22 September 1864: “I guess Hood will have us all in the saddle tonight”

Item Description: A letter from Thomas Clayton to his wife Emma regarding a friend who got a leave of absence, poor weather conditions, and troop movements. Thomas Clayton did not enter the military until January 1864. Before that he served as acting military storekeeper at the Confederate Armory in Asheville, N.C., and assisted friends in the Confederate army with their financial and personal business. In January 1864, Clayton was ordered to report to Columbia, S.C. After serving there for about a month, he was assigned to an engineering unit in General Hood’s Corps. Clayton was stationed in Georgia during the Atlanta campaign, writing letters from Dalton, Dallas, Marietta, and near Atlanta. He later moved to Jacksonville and Florence, Ala., where he was a member of General [S. D.] Lee’s Corps.



Citation: Folder 9 in the Clayton Family Papers, #4792Southern Historical Collection, The Wilson Library, University of North Carolina at Chapel Hill.



Head 2nd Lee’s Corp

Near Palmetto, GA  Sept 22nd, 1864

My Dear Emma,

Since writing you this on West Point and Atlanta RR, ? Nash Hardy has got a leave of absence for sixty days and goes home this evening. I have included to draft you a few lines by time Thursday it will reach you earlier than by the mail. I am very tired though and have but little more to write in the way of news than I had this morning.  The indication today is that we will cross the River. In fact we have orders just received from Mjr Hd 2n to recommend the crossing of the River and I guess Hood will have us all in the saddle tonight and I dread it for it is now raining and will be very dark. But such is a soldier’s life if he does his duty and I will try and do mine. But some of our Buncombe friends do not ? much about this but I spec he don’t care. There is great dissatisfaction in his Regiment at his going away, and I expect many of the officers to resign or try to do so. The weather has been very bad for several days. Rain all the time and very dark my eyes are nearly out from hard use in making maps in such dark weather. It is now so dark I can hardly see where I am writing. If we should cross the River you must not looks for many letters from me. I will have little time to write and no way of sending my letters when written so you must not be weary about me if you do not hear from me often. I hope the campaign will soon end for this year. Then I will get to go home. I don’t want to go before then, and Thomas and Col Preston have both promised me that I might go home. I have never asked for a leave nor I never will as long as I am needed here. I received your letter of the 12th.  Ed Berry had not heard of Joe’s marriage until today I told him. It was the first time I have seen him since we commenced to war.  I think his opinions of ? is about like yours.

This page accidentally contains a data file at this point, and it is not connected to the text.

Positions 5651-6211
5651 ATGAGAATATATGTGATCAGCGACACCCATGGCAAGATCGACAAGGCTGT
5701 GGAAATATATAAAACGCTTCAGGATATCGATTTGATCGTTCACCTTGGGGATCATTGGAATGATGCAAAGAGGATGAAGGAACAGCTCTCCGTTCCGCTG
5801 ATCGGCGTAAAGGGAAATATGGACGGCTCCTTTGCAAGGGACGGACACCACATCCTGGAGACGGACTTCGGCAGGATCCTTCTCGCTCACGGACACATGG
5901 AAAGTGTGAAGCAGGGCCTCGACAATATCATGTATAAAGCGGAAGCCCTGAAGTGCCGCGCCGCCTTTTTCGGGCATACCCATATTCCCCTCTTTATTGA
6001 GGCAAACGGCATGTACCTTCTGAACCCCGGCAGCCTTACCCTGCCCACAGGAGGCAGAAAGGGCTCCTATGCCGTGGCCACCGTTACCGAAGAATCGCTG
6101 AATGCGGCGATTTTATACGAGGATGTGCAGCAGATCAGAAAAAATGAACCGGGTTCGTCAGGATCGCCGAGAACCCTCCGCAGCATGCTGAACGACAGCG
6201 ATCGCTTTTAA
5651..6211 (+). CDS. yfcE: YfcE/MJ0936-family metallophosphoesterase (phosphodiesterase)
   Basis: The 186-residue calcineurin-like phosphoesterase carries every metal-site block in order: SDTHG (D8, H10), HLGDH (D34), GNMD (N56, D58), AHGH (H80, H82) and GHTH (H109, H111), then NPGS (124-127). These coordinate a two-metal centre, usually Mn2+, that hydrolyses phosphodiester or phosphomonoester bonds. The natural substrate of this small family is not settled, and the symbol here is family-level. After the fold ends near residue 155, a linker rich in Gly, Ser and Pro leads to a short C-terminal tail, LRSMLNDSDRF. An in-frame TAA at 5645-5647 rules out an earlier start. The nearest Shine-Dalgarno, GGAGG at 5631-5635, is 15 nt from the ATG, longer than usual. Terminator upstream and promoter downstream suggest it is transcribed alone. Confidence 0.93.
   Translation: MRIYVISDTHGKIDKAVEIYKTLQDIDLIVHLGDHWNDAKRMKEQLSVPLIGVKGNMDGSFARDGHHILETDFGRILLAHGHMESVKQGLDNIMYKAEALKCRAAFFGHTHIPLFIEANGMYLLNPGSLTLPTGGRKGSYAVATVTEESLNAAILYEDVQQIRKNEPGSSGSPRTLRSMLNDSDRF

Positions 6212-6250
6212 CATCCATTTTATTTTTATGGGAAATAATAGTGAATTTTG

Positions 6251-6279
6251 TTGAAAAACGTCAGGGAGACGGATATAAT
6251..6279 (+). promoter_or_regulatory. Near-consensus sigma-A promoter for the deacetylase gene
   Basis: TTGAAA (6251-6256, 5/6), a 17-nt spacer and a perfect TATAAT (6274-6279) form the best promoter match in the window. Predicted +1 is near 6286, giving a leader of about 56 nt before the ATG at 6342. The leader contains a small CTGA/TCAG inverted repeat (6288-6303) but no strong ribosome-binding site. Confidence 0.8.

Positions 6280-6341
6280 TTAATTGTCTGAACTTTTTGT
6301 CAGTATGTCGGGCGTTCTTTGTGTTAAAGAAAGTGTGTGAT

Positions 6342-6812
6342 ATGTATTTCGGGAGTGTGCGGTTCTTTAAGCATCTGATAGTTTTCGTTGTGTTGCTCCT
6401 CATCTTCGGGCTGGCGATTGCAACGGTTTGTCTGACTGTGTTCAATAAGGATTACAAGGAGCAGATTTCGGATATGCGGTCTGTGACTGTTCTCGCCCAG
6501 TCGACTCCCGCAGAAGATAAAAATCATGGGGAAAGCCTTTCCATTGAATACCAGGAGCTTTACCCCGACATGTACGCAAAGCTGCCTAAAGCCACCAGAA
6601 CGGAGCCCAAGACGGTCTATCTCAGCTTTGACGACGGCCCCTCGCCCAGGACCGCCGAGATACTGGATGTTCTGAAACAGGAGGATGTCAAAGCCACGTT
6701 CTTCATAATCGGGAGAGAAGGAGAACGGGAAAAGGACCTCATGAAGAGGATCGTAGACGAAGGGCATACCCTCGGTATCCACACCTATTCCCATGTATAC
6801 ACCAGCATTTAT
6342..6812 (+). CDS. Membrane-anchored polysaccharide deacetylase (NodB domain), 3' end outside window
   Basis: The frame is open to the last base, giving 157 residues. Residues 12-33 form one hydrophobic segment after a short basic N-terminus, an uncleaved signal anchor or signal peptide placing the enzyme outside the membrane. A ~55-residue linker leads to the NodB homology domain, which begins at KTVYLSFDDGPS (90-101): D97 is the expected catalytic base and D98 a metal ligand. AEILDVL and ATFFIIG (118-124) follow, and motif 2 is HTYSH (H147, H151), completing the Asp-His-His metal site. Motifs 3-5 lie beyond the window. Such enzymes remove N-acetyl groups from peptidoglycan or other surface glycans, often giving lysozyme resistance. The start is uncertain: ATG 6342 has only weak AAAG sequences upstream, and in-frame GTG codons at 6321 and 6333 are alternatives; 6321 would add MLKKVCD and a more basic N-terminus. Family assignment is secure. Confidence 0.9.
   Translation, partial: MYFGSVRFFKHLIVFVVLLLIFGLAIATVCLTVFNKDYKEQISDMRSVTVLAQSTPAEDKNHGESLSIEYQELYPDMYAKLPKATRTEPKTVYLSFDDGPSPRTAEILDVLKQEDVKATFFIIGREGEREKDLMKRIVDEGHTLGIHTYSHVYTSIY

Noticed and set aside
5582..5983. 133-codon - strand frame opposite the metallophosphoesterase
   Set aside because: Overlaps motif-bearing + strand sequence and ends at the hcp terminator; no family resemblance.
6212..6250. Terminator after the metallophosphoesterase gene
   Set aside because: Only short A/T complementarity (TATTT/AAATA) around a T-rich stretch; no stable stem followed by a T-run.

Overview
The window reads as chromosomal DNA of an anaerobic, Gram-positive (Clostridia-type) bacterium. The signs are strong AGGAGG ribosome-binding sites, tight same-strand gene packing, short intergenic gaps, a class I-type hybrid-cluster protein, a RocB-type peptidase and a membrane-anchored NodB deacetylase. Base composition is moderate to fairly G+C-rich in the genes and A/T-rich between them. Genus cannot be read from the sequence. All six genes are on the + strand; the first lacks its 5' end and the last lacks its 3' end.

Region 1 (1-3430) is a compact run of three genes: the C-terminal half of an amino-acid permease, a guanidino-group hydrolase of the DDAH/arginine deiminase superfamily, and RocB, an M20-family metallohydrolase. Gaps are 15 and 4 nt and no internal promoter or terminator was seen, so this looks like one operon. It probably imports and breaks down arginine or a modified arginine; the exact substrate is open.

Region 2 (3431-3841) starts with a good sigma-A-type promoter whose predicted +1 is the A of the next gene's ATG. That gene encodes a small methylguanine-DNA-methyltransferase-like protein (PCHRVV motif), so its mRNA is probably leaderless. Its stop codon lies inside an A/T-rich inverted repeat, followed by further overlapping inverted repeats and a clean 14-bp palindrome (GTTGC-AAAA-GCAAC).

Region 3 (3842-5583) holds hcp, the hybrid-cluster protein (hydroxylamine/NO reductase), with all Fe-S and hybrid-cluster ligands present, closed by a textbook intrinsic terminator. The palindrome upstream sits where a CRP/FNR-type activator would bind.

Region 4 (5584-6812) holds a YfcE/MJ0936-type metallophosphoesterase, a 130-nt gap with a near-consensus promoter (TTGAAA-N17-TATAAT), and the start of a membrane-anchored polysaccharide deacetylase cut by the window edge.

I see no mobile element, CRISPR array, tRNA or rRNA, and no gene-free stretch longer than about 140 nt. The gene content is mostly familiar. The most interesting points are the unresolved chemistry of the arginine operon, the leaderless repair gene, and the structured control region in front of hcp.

Thomas sends his love says tell them all he would write by Nash but has not time did not know he was going write this minute and has just come in from the line. Nash will start in a few minutes. I will close you my love to all at home so take good care of the children, God help them I wish I could see them. Farewell my dear and may the Father of mercy watch and protect you and then in the ? ? of you.

Devoted husband,

T. C.

Geo West is with me now don’t forget to make the gloves for him. I feel under many obligations to him and he is a very clever man.

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